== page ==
file = File.read('/opt/config/baselogging.json')
  data = JSON.parse(file)

  node.set['kibana']['apache']['basic_auth_username'] = data['KibanaUser']
  node.set['kibana']['apache']['basic_auth_password'] = data['KibanaPassword']   
 end
end

include_recipe 'kibana'
4
  • This won't work. include_recipe will be instantiated during the compile phase and default basic_auth_username and basic_auth_password values will be used. On convergence phase the ruby_block will be executed and the values will be set but will have no impact on the included_recipe.
    – JoseOlcese
    Commented Mar 4, 2015 at 17:26
  • Ohh i see, i have found this gist.github.com/arangamani/4659646 it seems to be related with your problem
    – rastasheep
    Commented Mar 4, 2015 at 18:15
  • Lazya attribute evaluation is great option too docs.chef.io/resource_common.html#lazy-attribute-evaluation
    – rastasheep
    Commented Mar 4, 2015 at 18:17
  • The problem is that I shouldn't have to modify the 'kibana' recipe to specify a lazy attribute wherever it's used or know the internals to use the run_context.resource_collection.find(...). Recipes should be independent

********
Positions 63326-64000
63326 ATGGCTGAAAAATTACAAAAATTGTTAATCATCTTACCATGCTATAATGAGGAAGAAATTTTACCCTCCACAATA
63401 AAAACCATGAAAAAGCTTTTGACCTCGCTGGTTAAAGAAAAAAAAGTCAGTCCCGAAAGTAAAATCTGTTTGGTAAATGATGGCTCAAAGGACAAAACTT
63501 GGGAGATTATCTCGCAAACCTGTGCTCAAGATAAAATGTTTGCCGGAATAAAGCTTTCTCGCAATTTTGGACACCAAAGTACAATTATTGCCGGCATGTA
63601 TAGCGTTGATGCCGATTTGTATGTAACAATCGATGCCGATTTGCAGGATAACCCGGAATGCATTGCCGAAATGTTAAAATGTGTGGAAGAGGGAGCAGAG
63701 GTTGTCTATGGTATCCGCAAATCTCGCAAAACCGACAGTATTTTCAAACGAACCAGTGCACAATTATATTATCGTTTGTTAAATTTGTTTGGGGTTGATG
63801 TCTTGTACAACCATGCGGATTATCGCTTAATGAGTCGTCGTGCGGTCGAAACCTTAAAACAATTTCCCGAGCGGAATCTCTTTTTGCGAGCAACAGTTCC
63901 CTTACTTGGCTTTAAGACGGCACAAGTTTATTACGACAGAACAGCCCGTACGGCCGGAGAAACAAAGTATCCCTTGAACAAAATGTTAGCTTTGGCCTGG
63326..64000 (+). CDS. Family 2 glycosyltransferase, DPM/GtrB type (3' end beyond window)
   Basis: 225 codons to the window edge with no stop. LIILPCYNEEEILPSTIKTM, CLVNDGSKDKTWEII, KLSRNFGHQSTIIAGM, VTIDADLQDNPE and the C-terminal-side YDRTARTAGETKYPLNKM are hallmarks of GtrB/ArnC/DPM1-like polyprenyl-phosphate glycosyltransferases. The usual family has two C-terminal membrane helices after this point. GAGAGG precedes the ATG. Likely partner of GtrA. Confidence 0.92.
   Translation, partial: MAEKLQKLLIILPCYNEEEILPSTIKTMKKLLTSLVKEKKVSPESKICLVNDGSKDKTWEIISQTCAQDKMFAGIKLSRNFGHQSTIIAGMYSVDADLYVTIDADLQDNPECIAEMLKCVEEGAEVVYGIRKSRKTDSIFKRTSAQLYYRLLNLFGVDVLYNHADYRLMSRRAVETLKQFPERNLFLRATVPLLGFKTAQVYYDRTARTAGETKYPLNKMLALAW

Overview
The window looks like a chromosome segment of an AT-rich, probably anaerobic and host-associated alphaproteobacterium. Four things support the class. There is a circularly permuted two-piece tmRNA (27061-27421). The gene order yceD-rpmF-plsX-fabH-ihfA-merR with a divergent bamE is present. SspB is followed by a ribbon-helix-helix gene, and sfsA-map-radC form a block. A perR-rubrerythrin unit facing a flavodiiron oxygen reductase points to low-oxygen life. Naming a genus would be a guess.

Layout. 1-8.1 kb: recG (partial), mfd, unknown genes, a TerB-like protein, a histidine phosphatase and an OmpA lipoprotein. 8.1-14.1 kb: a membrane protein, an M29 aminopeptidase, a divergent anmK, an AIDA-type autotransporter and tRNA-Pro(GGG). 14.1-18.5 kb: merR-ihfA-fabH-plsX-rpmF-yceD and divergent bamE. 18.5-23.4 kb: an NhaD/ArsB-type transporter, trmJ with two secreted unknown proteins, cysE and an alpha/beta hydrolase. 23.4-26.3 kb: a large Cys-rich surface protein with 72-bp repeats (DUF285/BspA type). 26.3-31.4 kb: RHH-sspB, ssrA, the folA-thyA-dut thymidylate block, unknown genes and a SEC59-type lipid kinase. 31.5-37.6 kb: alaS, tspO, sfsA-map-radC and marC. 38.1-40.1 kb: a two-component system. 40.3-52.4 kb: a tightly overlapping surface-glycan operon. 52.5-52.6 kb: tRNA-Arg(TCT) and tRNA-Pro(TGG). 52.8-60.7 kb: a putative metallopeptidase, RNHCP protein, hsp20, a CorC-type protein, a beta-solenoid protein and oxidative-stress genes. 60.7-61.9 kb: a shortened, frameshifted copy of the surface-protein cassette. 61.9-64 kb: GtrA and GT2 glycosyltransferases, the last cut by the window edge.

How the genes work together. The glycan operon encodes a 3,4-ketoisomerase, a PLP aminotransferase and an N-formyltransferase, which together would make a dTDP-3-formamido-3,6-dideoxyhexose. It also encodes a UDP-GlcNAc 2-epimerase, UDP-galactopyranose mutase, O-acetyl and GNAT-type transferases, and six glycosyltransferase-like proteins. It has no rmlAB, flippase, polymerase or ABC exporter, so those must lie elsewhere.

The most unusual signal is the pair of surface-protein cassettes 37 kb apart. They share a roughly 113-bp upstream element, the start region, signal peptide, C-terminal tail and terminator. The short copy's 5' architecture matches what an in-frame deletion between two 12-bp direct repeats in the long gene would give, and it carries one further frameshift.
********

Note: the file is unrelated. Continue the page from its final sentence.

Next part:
– JoseOlcese
    Commented Mar 4, 2015 at 18:50
0

It looks like the issue here is that the kibana cookbook has a default recipe which does not have lazy {} modifiers around its use of the node['kibana']['apache']['basic_auth_username'] and password node attributes.

It looks like there's a lot of work being done here to lazy everything and use a ruby_block for reasons that I don't understand. A better approach would be to simply not use a ruby_block:

file = File.read('/opt/config/baselogging.json')
data = JSON.parse(file)

node.default['kibana']['apache']['basic_auth_username'] = data['KibanaUser']
node.default['kibana']['apache']['basic_auth_password'] = data['KibanaPassword']

include_recipe 'kibana'

If chef itself is responsible for generating baselogging.json and you're trying to generate baselogging.json and then read from baselogging.json the solution I'd come up with would be to refactor and remove that:

data = ... stuff to populate the data ...